Gehenna is the Greek name of a valley called "the valley of Hinnom," within the land of promise. On this page the significance of Gehenna is explored in the light of the land promises.
The promised land was prominent in the promises made to Abraham, Isaac, and Jacob, which include the promise that in Abraham's seed, all the families of the earth will be blessed. Paul called this promise the gospel, in Galatians 3:8.
Various locations, and geographic features in the land of promise that are mentioned in scripture are associated with revelations about the gospel, and Gehenna is one of them.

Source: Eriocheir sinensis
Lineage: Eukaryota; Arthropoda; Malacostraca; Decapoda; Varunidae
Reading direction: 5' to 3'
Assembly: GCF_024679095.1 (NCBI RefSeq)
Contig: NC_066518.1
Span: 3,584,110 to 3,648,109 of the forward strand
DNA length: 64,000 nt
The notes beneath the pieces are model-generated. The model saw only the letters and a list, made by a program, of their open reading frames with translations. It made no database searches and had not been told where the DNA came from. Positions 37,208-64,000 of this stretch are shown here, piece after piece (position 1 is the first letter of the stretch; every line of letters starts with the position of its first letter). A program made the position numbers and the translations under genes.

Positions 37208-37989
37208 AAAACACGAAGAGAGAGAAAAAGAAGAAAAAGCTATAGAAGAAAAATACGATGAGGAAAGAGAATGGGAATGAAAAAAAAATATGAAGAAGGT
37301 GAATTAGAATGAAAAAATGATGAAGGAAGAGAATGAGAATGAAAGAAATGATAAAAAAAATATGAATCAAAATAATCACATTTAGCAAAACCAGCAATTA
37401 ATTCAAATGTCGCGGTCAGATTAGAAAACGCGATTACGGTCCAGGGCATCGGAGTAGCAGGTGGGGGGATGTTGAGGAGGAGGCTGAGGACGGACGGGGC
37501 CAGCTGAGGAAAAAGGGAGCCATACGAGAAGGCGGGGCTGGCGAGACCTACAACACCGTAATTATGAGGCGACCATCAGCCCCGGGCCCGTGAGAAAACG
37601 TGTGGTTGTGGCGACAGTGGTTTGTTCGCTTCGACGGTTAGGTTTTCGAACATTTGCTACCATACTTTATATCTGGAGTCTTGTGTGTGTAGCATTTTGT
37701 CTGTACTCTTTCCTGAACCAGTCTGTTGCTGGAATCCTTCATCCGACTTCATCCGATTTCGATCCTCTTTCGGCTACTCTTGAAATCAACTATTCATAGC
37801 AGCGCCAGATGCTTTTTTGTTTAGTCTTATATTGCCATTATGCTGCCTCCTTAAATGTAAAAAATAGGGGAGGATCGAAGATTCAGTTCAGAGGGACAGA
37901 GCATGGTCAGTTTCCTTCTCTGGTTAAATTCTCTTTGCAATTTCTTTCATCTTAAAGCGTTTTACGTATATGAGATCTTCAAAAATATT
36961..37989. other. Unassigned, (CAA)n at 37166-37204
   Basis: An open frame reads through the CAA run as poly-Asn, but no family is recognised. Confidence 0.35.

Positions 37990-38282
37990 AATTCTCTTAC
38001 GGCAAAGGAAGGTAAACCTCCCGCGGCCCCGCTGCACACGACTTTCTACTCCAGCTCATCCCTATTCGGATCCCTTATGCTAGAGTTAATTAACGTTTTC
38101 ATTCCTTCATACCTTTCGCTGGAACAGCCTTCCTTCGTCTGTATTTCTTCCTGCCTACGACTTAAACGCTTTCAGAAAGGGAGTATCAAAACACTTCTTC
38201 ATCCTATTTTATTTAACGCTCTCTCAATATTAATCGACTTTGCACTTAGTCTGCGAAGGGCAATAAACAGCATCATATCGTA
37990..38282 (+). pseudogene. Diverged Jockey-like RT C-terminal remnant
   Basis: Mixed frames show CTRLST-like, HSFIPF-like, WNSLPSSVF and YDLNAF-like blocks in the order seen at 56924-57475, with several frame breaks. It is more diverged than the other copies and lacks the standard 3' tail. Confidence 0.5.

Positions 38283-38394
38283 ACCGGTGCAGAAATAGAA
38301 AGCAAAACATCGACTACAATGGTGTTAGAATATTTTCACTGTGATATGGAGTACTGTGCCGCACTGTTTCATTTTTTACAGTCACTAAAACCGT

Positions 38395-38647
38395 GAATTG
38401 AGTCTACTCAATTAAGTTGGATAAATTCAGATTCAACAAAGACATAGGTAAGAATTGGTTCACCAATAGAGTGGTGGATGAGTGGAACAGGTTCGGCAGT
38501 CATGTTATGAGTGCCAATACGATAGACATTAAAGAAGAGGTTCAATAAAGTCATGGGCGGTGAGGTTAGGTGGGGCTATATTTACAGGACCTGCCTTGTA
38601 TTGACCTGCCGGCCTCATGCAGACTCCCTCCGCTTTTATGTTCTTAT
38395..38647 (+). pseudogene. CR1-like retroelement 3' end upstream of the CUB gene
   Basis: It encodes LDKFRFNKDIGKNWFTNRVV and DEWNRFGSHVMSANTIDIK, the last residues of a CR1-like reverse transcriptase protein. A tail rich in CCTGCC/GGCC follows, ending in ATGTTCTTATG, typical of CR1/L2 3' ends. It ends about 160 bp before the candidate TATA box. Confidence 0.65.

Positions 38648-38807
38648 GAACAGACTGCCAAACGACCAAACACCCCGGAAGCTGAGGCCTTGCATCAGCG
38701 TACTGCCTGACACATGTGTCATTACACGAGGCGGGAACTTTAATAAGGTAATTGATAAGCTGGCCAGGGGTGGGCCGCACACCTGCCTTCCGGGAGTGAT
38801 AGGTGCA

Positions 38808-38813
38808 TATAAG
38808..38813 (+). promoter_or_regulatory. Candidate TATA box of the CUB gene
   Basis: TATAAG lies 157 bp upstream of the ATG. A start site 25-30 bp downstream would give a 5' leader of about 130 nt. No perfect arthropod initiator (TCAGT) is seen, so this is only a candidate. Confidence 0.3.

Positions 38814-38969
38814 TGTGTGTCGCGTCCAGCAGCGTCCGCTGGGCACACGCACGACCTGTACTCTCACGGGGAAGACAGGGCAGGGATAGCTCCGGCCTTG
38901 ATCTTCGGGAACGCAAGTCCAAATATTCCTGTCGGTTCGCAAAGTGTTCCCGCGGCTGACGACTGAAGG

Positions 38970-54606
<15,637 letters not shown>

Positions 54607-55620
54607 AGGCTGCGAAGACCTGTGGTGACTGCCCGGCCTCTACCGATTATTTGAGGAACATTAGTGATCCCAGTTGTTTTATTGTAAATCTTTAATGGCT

The significance of the promise of the land in the New Testament, and in the light of the gospel, was investigated by W.D. Davies and his results were published in his book The Gospel and the Land: Early Christianity and Jewish Territorial Doctrine. [U. of California Press, 1974.]
The studies presented here use the results of the thesis outlined by Davies. These were originally a series blog posts, some of the written in response to reviews of Rob Bell's book, Love Wins.
Copyright © 2011, 2014 by Douglas E. Cox
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